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Mr. Trump had a sharply different take on Mr. Clapper’s testimony.

“When James Clapper himself, and virtually everyone else with knowledge of the witch hunt, says there is no collusion, when does it end?” the president tweeted on Friday.

Mr. Clapper said on CNN that sensitive investigations were kept as compartmentalized as possible. In a separate appearance on ABC’s “This Week,” he said he had left counterintelligence investigations to the F.B.I.

Mr. Clapper also rebutted repeated assertions by the White House that Mr. Comey had lost the support of the F.B.I.’s rank and file, saying that the sudden dismissal on Tuesday was “very disturbing” to bureau employees.

The concerns about the firing have extended beyond Washington. An NBC News/Wall Street Journal poll released on Sunday showed that 29 percent of Americans approved of the decision, and 38 percent disapproved.

Nikki R. Haley, the United States ambassador to the United Nations, also appearing on “This Week,” defended Mr. Trump’s firing of Mr. Comey.

“The president is the C.E.O. of his country,” Ms. Haley said. “He can hire and fire whoever he wants, that’s his right. Whether you agree with it or not, it’s the truth.”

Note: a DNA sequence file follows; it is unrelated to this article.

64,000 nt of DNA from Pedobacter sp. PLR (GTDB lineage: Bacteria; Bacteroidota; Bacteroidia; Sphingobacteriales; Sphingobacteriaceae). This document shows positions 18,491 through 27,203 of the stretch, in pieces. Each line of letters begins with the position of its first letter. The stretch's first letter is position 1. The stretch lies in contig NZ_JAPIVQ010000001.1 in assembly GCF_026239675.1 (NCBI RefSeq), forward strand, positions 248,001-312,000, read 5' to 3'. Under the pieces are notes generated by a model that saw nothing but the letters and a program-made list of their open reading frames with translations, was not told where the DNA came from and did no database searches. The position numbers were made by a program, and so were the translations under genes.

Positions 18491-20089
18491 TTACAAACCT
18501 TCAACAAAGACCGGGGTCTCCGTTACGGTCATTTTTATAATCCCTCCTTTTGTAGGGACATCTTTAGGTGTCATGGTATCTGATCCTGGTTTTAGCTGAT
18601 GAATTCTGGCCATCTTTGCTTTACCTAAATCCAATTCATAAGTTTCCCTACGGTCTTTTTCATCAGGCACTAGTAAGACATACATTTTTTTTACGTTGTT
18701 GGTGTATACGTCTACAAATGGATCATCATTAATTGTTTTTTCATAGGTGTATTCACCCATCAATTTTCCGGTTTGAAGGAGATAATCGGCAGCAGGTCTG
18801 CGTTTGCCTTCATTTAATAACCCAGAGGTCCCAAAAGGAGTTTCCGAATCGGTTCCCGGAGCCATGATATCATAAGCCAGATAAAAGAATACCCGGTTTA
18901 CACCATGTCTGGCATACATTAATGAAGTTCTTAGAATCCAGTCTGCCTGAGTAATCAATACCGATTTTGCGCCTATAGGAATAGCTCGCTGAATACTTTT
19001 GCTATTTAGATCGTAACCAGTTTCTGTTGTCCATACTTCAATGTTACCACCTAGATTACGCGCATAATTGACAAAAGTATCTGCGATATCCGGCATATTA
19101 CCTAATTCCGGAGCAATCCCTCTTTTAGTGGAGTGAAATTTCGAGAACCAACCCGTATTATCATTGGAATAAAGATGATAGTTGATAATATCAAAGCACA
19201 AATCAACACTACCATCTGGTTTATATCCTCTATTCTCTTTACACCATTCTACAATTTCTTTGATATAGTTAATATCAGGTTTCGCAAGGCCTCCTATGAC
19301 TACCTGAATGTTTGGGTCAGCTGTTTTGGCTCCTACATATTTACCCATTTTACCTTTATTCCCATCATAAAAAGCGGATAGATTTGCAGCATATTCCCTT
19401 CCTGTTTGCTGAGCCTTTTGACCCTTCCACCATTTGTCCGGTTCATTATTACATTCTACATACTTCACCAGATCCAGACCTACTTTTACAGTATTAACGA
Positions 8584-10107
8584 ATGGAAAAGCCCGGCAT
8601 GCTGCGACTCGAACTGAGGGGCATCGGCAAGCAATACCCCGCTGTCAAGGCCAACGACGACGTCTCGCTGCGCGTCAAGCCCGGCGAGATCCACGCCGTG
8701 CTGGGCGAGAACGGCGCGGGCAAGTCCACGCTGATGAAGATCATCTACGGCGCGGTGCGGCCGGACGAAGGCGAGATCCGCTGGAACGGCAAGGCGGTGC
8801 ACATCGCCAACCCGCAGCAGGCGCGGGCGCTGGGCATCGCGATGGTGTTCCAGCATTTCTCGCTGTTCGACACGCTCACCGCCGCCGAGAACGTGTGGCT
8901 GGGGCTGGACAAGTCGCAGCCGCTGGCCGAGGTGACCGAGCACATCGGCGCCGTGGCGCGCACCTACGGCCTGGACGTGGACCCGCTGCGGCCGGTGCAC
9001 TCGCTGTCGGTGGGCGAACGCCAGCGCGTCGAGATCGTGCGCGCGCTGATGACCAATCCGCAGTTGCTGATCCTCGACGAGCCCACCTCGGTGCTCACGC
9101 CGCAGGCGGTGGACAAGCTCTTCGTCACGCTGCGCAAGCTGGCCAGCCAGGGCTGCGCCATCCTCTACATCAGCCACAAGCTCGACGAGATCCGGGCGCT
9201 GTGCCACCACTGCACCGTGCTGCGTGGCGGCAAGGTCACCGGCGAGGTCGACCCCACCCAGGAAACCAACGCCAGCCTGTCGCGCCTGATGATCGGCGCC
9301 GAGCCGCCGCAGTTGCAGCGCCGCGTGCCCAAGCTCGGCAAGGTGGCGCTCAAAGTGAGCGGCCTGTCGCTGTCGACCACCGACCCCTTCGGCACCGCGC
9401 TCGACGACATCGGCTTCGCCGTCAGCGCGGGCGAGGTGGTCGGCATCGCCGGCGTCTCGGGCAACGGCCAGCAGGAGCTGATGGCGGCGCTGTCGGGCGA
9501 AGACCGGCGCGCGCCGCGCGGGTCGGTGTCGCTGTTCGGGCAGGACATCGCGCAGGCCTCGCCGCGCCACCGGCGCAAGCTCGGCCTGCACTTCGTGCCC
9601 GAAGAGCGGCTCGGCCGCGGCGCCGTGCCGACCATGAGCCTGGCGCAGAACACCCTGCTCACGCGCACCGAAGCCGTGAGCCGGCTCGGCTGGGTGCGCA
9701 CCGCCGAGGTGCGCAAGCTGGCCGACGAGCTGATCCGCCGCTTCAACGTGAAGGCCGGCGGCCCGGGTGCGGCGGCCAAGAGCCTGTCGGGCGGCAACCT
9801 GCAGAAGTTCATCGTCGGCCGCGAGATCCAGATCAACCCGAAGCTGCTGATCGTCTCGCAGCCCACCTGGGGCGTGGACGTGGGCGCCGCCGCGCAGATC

Secretary of State Rex W. Tillerson, appearing on NBC’s “Meet the Press,” said the firing did not make him concerned about his own independence. He said he had a “great relationship with the president.”

“I will never compromise my own values,” Mr. Tillerson added. “And so that’s my only line. And my values are those of the country.”

He also responded to an Op-Ed article in The New York Times last week by Senator John McCain, Republican of Arizona, in which Mr. McCain argued that Mr. Tillerson’s remarks about decoupling foreign policy from human rights had “sent a message to oppressed people everywhere, ‘Don’t look to the United States for hope.’”

“I make a distinction between values and policy,” Mr. Tillerson said on “Meet the Press.” “A policy has to be tailored to the individual situation.”

Senator Lindsey Graham, Republican of South Carolina, also appearing on “Meet the Press,” advised Mr. Trump to rein in his public reaction to the F.B.I.’s Russia investigation.

“I would advise the president not to tweet or comment about the investigation as we go forward,” he said, adding, “The president needs to back off here and let the investigation go forward.”

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